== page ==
**The College of Engineering and Physical Science Best Publication award September 2014 was awarded to Andrew Treglown, University of Birmingham and József Balogh, Hong Liu, Maryam Sharifzadeh, University of Illinois for ‘The number of maximal sum-free subsets of integers’, Proceedings of the American Mathematical Society, in press.**

One of the most basic concepts in Mathematics is the notion of a sum. That is, a set of three numbers such that two of the numbers add up to the third. For example, 4, 5 and 9 form the sum 4+5=9 whilst 3, 4 and 9 certainly do not form a sum! This concept is one that every school child has seen, yet there still remain many deep and difficult problems in this area.

We say that a set of numbers is sum-free if there are no three numbers in this set that form a sum. For example, if one considers any set of odd numbers then it is necessarily sum-free (since two odd numbers always add up to an even number). For decades many mathematicians have been fascinated by sum-free sets. In particular, they have been drawn to the question of what these sets ‘look like’ and, in a given collection of numbers, how many sum-free sets are there.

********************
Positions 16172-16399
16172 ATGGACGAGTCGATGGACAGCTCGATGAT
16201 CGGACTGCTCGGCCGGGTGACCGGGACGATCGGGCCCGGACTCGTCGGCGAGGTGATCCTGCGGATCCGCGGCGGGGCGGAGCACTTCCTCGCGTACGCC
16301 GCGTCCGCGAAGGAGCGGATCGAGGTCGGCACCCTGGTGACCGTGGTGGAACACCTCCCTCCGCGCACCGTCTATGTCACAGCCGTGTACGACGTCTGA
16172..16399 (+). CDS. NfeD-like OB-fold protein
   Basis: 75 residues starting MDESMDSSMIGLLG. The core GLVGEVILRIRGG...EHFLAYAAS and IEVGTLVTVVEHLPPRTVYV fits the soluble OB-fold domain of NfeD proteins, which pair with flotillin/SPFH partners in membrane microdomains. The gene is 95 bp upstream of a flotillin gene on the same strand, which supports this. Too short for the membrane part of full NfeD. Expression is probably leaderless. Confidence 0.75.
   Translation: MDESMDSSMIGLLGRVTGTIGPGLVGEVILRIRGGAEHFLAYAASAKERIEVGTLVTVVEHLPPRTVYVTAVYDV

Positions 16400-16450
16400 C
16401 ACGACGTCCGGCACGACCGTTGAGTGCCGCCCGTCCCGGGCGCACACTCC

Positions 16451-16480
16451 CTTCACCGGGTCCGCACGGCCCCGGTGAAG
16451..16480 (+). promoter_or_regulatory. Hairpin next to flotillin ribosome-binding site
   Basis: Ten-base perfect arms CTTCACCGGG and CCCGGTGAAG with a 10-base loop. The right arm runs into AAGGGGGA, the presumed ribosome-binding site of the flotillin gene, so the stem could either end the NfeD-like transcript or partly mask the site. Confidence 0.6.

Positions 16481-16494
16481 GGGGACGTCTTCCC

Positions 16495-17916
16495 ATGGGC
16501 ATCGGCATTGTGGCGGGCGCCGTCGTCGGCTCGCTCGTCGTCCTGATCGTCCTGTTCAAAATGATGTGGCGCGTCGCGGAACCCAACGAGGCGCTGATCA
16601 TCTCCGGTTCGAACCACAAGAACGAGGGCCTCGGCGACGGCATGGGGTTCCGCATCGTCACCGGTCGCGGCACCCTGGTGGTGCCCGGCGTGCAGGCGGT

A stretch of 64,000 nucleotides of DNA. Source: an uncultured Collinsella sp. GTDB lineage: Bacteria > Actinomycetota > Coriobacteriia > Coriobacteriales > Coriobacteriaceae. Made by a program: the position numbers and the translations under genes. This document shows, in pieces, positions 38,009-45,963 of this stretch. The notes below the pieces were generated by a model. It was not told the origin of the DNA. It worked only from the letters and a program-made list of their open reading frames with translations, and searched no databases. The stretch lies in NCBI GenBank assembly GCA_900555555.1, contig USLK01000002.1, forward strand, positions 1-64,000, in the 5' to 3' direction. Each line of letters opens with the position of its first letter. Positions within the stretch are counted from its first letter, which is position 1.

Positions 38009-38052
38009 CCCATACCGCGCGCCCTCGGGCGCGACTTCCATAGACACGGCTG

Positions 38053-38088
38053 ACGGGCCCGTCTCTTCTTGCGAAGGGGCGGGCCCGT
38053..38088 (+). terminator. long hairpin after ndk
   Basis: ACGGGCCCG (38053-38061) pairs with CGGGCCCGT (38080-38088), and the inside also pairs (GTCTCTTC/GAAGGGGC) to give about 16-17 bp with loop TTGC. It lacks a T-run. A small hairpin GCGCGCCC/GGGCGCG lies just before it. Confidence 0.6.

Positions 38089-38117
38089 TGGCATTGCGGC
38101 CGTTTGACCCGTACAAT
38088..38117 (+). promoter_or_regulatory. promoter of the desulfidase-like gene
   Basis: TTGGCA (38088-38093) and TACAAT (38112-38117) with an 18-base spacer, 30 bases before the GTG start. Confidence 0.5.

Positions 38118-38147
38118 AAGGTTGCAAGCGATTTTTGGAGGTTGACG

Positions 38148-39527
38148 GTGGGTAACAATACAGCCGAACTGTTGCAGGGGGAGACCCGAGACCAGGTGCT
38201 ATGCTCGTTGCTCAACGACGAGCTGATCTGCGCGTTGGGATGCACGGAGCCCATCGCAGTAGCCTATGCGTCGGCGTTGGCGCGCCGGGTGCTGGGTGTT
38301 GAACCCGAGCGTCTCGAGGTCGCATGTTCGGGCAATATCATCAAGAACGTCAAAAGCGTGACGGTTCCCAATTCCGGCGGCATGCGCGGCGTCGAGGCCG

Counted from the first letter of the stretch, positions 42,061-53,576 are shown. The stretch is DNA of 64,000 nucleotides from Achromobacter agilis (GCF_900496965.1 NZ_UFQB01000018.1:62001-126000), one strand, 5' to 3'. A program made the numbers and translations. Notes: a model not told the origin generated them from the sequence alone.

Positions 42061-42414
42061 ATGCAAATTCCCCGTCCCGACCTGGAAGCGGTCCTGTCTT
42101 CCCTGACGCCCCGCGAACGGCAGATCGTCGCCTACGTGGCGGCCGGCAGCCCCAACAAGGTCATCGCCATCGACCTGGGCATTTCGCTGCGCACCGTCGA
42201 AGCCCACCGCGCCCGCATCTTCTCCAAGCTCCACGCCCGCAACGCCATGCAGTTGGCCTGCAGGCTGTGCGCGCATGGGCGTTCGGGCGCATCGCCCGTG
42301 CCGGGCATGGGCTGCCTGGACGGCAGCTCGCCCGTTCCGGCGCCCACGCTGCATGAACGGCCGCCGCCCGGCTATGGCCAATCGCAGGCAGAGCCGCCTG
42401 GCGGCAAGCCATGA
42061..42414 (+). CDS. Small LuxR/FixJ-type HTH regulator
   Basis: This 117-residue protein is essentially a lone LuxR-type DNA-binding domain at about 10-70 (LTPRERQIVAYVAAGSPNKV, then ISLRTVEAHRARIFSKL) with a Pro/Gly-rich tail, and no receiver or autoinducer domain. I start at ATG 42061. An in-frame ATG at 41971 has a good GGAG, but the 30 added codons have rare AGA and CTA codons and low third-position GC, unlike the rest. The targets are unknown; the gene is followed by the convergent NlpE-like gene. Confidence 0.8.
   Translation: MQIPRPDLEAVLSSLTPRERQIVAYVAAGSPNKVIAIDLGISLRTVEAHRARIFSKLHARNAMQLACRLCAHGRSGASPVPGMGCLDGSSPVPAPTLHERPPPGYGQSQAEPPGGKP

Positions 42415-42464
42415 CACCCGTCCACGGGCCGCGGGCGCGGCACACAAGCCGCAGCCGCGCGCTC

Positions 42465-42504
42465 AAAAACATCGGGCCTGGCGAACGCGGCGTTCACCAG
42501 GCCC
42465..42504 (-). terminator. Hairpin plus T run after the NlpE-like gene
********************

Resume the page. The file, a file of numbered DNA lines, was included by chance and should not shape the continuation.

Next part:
Indeed, in 1990 Cameron and Erdős posed a famous conjecture that asks for the number of sum-free sets in the set of the first n (natural) numbers 1, 2,..., n. This conjecture spawned a flurry of activity on the topic, and eventually, in celebrated work, the conjecture was solved independently by Green and Sapozhenko in 2004.

Mathematicians are also interested in how sum-free sets in the natural numbers are distributed. In particular, a large proportion of sum-free sets lie in just a few ‘maximal’ sum-free sets. (Roughly speaking, given a sum-free set of numbers, we say it is maximal if, when adding a new number to it, it no longer remains sum-free.) This led Cameron and Erdős to raise the question of how many maximal sum-free sets there are in the set of the first n (natural) numbers 1, 2,…, n.

Progress on this question proved more difficult. Indeed, until recently the problem remained wide-open. This year, in collaboration with mathematicians from the University of Illinois, we answered this question.

Whilst very much a question arising from Number Theory , our approach transformed it into a problem in a completely different area of Mathematics know as Graph Theory. Graph Theory concerns the study of networks and, in particular, a graph is a collection of points (known as vertices) some of which are connected together by lines (known as edges). At first sight, it does not seem at all obvious that there should be any link between a problem arising in Number Theory and such networks. It is interesting and perhaps surprising, therefore, that we found a deep rooted connection between counting maximal sum-free sets of numbers and so-called ‘independent sets’ in graphs.

This work is part of an exciting wider development in Mathematics using Graph Theoretical techniques to explore other branches of Mathematics such as Algebra, Number Theory and Set Theory.